The oil and gas industry has long relied on the recommendations of trusted experts to make key supply chain decisions. The growing popularity of Blockchain technology could significantly disrupt these relationships by providing an unbiased methodology for sourcing, tracking, and executing transactions on behalf of customers with transparent data sets across supply chain endpoints. Blockchain technology has already been used by many global companies in the last two years in various areas such as IoT (Internet of Things), smart contracts, and cryptocurrencies. It has enabled businesses to benefit from the inherent trust and transparency of the technology.
Marathon Oil Corp. closes the acquisition of Ensign Natural Resources’ Eagle Ford assets for $3 billion cash, according to the company’s release on December 27. The purchase includes 130,000 net acres (99% operated, 97% working interest) in acreage adjacent to Marathon Oil’s existing Eagle Ford position. Ensign’s estimated fourth-quarter production will average 67,000 net boe/d, including 22,000 net bbl/d of oil.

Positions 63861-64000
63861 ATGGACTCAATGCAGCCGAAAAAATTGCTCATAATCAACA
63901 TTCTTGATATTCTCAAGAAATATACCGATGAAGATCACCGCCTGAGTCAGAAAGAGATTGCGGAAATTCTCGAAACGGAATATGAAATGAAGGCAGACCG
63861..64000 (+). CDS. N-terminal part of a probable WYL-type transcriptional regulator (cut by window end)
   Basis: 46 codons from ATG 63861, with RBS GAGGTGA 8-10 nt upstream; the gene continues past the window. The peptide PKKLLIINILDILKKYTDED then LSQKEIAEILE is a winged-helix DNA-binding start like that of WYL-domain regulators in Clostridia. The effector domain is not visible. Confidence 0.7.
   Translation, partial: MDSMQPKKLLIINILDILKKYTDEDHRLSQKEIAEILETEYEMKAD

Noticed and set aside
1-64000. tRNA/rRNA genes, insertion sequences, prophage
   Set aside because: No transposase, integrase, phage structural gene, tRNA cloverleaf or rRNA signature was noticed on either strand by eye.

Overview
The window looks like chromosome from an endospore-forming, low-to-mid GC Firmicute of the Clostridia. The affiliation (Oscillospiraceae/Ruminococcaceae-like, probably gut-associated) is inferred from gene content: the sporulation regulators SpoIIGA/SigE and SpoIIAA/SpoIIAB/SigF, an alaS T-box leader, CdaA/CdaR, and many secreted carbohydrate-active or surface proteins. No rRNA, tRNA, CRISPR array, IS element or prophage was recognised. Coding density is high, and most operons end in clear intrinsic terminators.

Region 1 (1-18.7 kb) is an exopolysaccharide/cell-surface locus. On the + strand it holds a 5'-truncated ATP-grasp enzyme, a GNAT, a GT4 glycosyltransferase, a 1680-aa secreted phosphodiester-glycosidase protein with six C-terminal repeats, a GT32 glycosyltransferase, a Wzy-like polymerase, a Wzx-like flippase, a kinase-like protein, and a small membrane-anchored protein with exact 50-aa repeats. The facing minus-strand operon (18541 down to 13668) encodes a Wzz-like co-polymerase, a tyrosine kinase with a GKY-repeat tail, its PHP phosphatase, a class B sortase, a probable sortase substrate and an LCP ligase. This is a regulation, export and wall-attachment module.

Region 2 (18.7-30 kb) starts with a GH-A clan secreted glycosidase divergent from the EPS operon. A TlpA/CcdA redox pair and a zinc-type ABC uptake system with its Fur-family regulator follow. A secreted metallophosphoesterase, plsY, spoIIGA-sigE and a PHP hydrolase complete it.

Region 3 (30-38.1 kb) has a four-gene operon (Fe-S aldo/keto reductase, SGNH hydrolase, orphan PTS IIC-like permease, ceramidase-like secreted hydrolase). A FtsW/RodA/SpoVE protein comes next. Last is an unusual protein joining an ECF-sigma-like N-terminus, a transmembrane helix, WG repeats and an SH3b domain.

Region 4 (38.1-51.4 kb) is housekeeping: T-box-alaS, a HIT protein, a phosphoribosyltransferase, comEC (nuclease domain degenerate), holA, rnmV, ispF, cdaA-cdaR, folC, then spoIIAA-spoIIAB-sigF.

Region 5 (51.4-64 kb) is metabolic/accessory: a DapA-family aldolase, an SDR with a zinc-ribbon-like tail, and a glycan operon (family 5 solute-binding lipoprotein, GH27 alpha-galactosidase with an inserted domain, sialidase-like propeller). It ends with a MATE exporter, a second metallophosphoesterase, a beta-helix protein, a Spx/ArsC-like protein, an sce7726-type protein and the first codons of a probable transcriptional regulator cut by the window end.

Being the main means of transferring crude oil around the world, pipelines rapidly route oil and its derivative products (gasoline, jet fuel, diesel fuel, heating oil, and heavier fuel oils) to refineries and empower other businesses. The U.S. and Canada solely make North America a major oil hub for more than 90,000 miles of crude oil and petroleum product pipelines, which are connected to more than 140 refineries daily processing about 20 million barrels of oil. Compared to 2010, U.S. crude oil production has increased more than twice: from 5.4 to 11.5 million barrels a day. Therefore, newly produced oil obliged energy companies to expand their pipeline networks, but it has only increased by 56%. According to the latest data, Plains manages the largest pipeline network across the U.S. and Canada (its diameter is at least 10 inches) which is the 14,919-mile network that spans from the northwestern tip of Alberta down to the southern coasts of Texas and Louisiana. The place where all these various spreading pipeline networks carry crude oil is refineries, where it is transformed into different petroleum products. Gulf Coast (PADD 3) possesses several refineries with the largest throughput in North America that process more than 500,000 barrels per day. Not only does the development of new pipelines give a plethora of opportunities for economic growth but also it remains a contentious issue in Canada and the U.S., with the cancellation of the KeystoneXL pipeline emblematic of growing anti-pipeline sentiment. In 2021, only 14 petroleum liquids pipeline construction plans were completed in the U.S., which is considered the lowest amount of new pipelines and expansions ever since 2013. Anti-pipeline sentiment did not come out unexpectedly as leaks and spills in just the last decade have resulted in billions of dollars of damages. From 2010 to 2020, the Pipelineand Hazardous Materials Safety Administration reported 983 incidents that resulted in 149,000 spilled and unrecovered barrels of oil, even five fatalities, 27 injuries, and more than $2.5B in damages.